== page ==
- read the target argument (F080): 1 cycle
- write the contents to the target address: 1 cycle
which makes 4 cycles or 1.332 µs execution time.
For a better overview we can use the following style:
|MOV R1,@||< R1||F080||> *F080|
If the workspace is located in DRAM instead, we get more cycles:
- read the instruction MOV R1,@... : 1 cycle
- read the contents of >F042: 1 wait state, 1 read cycle = 2 cycles
- read the contents of >F043: 1 wait state, 1 read cycle = 2 cycles
- read the target argument (F080): 1 cycle
- write the contents to the target address: 1 cycle
|MOV R1,@||wait||< R1 HB||wait||< R1 LB||F080||> *F080|
together 7 cycles or 2.331 µs.
Now for the slowest option, assuming that we have a DRAM at the location 3000:
3000: MOV @>3800,@>3802
|wait||MOV R1,@ (HB)||wait||MOV R1,@ (LB)||wait||38||wait||00||wait||< *3800|
|wait||< *3801||wait||38||wait||02||> *3802||wait||> *3803||wait|
together 20 cycles (6.66 µs).
Wait states per device type
This one cannot have any wait state, as we stated above, since the access occurs within the CPU, and the READY pin is ignored. Reading and writing is the same case.
SRAM accesses by default do not create wait states. That means that the only slowdown compared to the chip-internal memory comes from the fact that we need two accesses to external memory where one access would have sufficed internally. This may indeed become expensive:
requires 3 cycles when the code and the workspace is in the on-chip RAM (get the instruction, read the contents of R1 and increase them, write the contents of R1). As you see, the TMS9995 is able to do pipelining, which can be seen here. The instruction actually only requires three cycles although we have four activities. This is another reason why the Geneve is so much faster than the TI, although both use the same clock speed.
If the workspace were in SRAM, we would need 5 cycles (two cycles each for reading and writing to R1). If the command were in SRAM also, we get 6 cycles.
When the CRU bit at address 1EFE is set to 0, the Gate array produces extra wait states. In the case of SRAM accesses, two wait states are inserted before the read access. For write accesses, two wait states are included, starting with the access. This means that the above command when running in SRAM and with workspace in SRAM requires 18 cycles instead of 6.
For each DRAM access, the gate array creates by default 1 wait state. That means that for word accesses (like CLR or MOV), two wait states will be created. Again with the example
running in DRAM with R1 in DRAM as well, we get 6 memory accesses with 2 cycles each, that is, 12 cycles.
With extra wait states, the Gate array adds another wait state for reading and writing. This means that SRAM and DRAM accesses operate at exactly the same speed.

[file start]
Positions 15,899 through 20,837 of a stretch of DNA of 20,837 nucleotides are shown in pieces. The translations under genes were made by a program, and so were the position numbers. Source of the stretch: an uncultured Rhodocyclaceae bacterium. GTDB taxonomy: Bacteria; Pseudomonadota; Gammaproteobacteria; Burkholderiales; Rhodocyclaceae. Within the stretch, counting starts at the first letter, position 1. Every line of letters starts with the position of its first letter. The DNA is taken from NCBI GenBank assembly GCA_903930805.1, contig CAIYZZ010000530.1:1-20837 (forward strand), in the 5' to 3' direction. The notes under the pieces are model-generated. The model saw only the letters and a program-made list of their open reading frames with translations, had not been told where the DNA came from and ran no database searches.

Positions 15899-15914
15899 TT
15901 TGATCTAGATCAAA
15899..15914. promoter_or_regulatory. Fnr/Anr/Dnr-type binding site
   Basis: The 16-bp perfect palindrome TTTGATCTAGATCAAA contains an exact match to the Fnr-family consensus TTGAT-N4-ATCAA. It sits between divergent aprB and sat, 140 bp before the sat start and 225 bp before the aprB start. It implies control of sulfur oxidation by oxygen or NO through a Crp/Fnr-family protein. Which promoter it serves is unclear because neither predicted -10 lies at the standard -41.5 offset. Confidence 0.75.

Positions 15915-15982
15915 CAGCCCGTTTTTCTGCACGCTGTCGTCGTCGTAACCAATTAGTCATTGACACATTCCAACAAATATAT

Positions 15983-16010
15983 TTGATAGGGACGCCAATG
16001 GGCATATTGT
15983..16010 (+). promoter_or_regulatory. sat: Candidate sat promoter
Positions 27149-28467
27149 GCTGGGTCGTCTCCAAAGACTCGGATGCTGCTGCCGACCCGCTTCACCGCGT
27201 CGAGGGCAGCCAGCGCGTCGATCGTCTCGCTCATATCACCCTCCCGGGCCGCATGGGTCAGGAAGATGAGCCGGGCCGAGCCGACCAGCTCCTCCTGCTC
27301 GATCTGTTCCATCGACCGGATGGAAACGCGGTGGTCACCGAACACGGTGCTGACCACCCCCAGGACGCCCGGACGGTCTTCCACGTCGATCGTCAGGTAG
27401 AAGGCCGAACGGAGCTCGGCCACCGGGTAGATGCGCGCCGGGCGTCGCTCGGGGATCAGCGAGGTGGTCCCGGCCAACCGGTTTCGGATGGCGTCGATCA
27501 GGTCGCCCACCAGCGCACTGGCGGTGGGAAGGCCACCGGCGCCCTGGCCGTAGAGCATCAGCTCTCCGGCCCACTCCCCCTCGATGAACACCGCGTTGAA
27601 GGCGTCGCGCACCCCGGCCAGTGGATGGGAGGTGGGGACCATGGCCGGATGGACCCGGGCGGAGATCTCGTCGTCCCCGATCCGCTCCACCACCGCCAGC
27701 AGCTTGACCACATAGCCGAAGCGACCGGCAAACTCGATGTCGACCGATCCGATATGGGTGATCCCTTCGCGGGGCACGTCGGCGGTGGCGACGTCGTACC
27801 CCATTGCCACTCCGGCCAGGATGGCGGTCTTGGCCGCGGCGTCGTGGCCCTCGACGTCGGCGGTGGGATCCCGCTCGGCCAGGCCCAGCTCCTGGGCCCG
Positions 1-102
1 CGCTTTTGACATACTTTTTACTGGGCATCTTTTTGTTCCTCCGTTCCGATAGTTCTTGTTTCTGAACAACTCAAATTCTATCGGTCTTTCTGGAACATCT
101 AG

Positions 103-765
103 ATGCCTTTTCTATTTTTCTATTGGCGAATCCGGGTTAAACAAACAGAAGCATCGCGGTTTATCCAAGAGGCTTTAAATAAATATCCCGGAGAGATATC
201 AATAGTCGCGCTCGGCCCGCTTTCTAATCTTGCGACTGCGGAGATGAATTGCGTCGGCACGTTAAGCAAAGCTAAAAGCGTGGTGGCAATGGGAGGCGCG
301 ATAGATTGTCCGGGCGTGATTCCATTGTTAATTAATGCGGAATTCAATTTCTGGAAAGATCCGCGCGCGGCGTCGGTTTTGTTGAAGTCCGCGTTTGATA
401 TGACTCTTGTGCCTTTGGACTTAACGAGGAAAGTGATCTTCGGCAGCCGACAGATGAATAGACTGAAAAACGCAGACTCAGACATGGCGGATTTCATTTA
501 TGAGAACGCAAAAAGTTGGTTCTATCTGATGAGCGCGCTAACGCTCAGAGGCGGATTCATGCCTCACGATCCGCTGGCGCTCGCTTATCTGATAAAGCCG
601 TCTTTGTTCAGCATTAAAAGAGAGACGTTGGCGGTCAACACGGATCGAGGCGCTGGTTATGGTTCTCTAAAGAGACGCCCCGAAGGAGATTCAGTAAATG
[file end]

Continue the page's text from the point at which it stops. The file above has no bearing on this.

For external bus accesses (to the peripheral box), wait states are used just as if accessing DRAM. That is, in the normal case, one WS is inserted for reading and writing. With extra wait states, two WS are inserted.
These wait states apply to
- the video processor (apart from the "background" wait states; see below)
- the memory map registers
- the keyboard interface
- the clock chip
- the sound chip (also see below)
- the GROM simulator in the Gate Array
- the cards in the Peripheral Expansion Box.
As known from the TI-99/4A, accesses to the Video Display Processor must be properly timed, since the VDP does not catch up with the higher speed of the CPU. In fact, using a dedicated video processor turns the TI and Geneve into a multiprocessor machine, in contrast to other home computers of that time.
As we have independent processors, a synchronization line is usually required to avoid access operations at times when the other processor is not ready. However, there is no such line in the TI and Geneve. Texas Instruments recommends to insert commands to take some time before the next access, like NOPs or SWPB.
When bytes are written in a too fast succession, some of them may be lost; when reading, the value may not reflect the current video RAM contents. Setting the address may also fail when writing too quickly. The V9938 video processor of the Geneve offers its command completion status in a registered that can be queried from a program, but there is no synchronization by signal lines.
The problem has become worse with the higher performance of the Geneve. This may mean that programs that worked well with the TI may fail to run on the Geneve because of VDP overruns. For this reason, wait states may be inserted for video operations.
The Geneve generates two "kinds" of wait states when accessing the VDP. The first kind has been explained above; the VDP is an external device and therefore gets one wait state per default, and two when extra wait states are selected. After the access, however, the Gate Array pulls down the READY line for another 14 cycles when the CRU bit for video wait states is set (address 0x0032 or bit 25 when the base address is 0x0000).
There are some interesting points about video wait states, which we discuss in a separate section.
Wait state generation for the sound access seems to be confusing at first. Unlike all previous experiments, the ones with sound access did not yield exact delay times. For instance, with different numbers of intermediate lines, the line with the sound access seems to change its number of wait states. Measurements show that we have discrete execution times (e.g. 32, 40, or 53 cycles) although we add instructions that use 3 cycles, so we should be able to get 35 cycles, for instance, yet we don't.
The reason may be easier than expected: The sound chip has an own clock, and it offers a SNDRDY line which is connected to the Gate array. The number of wait states that are inserted obviously depends on the current state of the SNDRDY line. In that sense, execution is synchronized to the sound clock.
Within the MESS emulator we decided to go for an average number of 24 wait states for the sake of simplicity. When the mechanisms behind these wait states are clarified this may be realized in MESS in a similar way.
The Geneve features a GROM simulator within the TI mode. GROMs are considered to be "slow" devices, driven by a clock at 400-500 MHz; in the TI-99/4A console the clock signal is delivered by the VDP (video processor).
Somewhat surprisingly, the GROM simulator in the Geneve does not apply special wait states for GROM access. One or two wait states are inserted, according to the extra wait state settings, as seen with DRAM. This is clear, since DRAM pages are used to store the GROM contents. The lack of specific GROM wait states implies that GROM access should be much faster on the Geneve than on the TI.
Automatic wait state generation
Within the Geneve, wait states can be generated to slow down operation for keeping timing constraints. The TMS 9995 CPU can create wait states itself on every external memory access by a certain hardware initialization (READY high with RESET going from low to high). This is not used in the Geneve as those wait states cannot be turned off.